AFP "Roadshow" Comes To Fairbanks

Mar 29, 2019

The Americans For Prosperity presentation series on Alaska’s state budget came to Fairbanks last night. The small-government advocacy organization has been hosting Governor Mike Dunleavy and his economic advisers in several towns in Alaska. The Fairbanks event was both big, with a large protest, and small, with a lower turnout for the presentation.  400 protestors filled the sidewalks nearby, and a few disrupted the presentation, which the governor acknowledged.


Ryan McKee put together the panelists, locations, flights, and support for the series in a very short time. “I reached out to the governor’s office, Mary Ann Pruitt, about a month and a half ago.”

He’s the state director for Americans For Prosperity – Alaska, and thought Alaskans should have a chance to directly question the governor’s staff.

“In a more intimate setting with the people who actually created the budget. Not people who have opinions about it, but people that actually crafted it -- had a vision.”

In the afternoon, McKee said registration for the event showed a full-capacity crowd at the Westmark Hotel in Fairbanks, and was checking the wait list.

Outside the hotel, a crowd eventually swelled to 400 people – the largest so far of protests at the Roadshows.

Sound

Signs showing support for the University and Pioneer Homes, and warning about the costs of climate change, were about one to one with signs supporting union jobs. Mindy O’Neall with Laborers Local 942 says the “Save Our State” organization sprung up this month in response to the governor’s AFP-sponsored tour.

“Yeah, it was pretty fast, but I think one of the motivating factors is this is a “public” and I’m using quotations, a public event that is paid for by private money. And that’s not right. When the governor comes to our community, he needs to talk to us in a public place. That’s what a governor does.”

High School Juniors Ben Kahoe, Kate Baring and Thomas Buehler came to the protest because they worry about cuts to K-12 education and the University system.

Kahoe “I plan to attend college in Alaska, and with the budget cut, I won’t be able to do that. Most Alaskans would be OK with the PFD being cut. This is a college town.”

Baring “Just looking at the treatment of the citizens, as a youth, I think its important that we stand up for the rights we want to see in the future, and I don’t think this administration is doing that.”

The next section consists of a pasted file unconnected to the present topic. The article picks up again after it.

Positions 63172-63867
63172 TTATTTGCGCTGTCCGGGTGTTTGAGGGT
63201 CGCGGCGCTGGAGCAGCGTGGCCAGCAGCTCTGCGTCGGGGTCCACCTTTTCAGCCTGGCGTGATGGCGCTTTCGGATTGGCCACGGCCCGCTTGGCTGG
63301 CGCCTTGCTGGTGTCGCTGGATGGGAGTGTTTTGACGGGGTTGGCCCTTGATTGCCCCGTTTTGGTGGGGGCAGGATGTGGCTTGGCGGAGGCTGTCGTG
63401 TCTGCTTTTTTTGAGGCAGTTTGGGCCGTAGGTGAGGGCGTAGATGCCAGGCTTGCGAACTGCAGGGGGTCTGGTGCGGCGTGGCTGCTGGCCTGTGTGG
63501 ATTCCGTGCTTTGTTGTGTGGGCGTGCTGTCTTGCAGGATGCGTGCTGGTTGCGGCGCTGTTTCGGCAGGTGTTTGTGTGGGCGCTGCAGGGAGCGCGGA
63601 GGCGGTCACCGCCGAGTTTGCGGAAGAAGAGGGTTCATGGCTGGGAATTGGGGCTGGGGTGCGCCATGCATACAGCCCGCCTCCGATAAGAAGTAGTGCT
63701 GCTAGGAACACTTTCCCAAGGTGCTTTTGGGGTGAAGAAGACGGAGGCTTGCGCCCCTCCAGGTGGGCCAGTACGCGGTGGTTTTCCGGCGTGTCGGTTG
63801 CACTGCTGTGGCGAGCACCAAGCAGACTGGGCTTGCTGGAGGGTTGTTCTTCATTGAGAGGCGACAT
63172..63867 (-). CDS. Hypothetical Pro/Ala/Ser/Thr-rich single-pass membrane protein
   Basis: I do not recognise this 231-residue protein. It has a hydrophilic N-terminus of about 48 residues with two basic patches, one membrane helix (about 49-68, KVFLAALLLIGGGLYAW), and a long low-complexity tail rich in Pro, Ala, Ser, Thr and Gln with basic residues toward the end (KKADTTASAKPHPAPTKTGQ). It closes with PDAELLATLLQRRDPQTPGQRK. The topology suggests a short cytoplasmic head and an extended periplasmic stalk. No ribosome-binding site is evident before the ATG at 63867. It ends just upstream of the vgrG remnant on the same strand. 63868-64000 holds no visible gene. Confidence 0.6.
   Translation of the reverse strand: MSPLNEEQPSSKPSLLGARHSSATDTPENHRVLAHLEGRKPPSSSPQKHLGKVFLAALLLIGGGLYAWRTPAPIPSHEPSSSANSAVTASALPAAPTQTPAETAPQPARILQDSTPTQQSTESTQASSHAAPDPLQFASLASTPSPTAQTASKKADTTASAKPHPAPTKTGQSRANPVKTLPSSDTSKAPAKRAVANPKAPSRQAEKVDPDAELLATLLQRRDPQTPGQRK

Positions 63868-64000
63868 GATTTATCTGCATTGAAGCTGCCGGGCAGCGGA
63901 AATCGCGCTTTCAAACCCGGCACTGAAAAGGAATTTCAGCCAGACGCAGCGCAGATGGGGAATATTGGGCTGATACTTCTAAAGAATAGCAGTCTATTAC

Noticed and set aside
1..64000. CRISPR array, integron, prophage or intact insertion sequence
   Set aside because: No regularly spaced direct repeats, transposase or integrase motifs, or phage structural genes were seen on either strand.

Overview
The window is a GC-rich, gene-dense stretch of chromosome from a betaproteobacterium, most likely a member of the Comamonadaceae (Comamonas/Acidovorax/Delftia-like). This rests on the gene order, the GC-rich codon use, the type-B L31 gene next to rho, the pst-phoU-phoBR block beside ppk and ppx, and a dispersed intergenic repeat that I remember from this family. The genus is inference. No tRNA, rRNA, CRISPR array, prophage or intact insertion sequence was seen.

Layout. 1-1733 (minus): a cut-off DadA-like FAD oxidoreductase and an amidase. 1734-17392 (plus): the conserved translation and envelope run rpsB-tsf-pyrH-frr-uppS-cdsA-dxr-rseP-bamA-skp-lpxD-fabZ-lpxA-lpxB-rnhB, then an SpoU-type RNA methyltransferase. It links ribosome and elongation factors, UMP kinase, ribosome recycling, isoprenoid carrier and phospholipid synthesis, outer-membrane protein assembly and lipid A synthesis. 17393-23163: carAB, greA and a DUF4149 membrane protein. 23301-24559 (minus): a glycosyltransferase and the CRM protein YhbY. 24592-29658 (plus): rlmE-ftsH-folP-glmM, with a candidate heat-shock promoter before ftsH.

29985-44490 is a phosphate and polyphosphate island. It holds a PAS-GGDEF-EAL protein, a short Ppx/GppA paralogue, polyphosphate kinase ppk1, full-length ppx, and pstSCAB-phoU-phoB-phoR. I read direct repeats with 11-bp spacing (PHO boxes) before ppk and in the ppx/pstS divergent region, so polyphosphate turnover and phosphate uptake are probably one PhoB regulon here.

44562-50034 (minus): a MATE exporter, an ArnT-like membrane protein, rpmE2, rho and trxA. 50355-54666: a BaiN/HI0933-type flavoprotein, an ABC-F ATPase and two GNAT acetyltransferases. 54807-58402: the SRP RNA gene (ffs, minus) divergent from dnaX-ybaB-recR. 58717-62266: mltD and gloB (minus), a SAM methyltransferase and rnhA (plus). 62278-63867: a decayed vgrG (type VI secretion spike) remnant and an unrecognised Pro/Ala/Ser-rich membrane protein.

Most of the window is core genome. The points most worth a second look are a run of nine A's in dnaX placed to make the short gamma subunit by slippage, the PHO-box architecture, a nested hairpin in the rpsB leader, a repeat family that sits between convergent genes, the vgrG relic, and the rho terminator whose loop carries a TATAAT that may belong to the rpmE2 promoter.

Buehler “The one good thing Dunleavy did, is he made us discuss ways to fund the State of  Alaska. Two ways, I believe are the PFD and an income tax.”

Some protesters also had registered to attend the panel discussion. By the time the presentation began, there were many empty seats, with only 140 people inside. John Rich with Americans for Prosperity, said it could be, Fairbanksans had already seen the Roadshow videos his organization has posted on its Facebook page, and felt they already knew the AFP message about smaller government, and Dunleavy’s message about capping state spending.

“We don’t have the money to do what we’ve been doing, but it also gives us an opportunity to do things a little bit different, a little better. Next slide.”

On a screen above the panel, charts were projected showing different scenarios of future state budgets with and without the prescriptive changes the governor wants. A big part of the AFP plan are three constitutional amendments to change spending and the PFD calculation. While the governor was explaining, protesters interrupted.

“You talk about root causes, and the root causes are climate change, and how can we talk about…(crowd boos) There are hundreds of people you should be talking to. Talk to them! Talk to them!”

The four protestors from “Defend the Sacred” were escorted out by four security men and two Alaska State Troopers there to watch the governor.  The presentation continued with a question and answer session about measuring outcomes in the K-12 schools, whether Alaskans are entitled to a dividend, and eventual future taxes. Then the governor thanked people for coming.

“This is more of a chance to explain to you what we are doing and why we are trying to do it. But I thank you for the dialogue. Folks outside have a right to do what they are doing. It’s America, and it’s the First Amendment, and I agree 100% with what they’re doing. It’s just that it’s easier to have a dialogue like this.”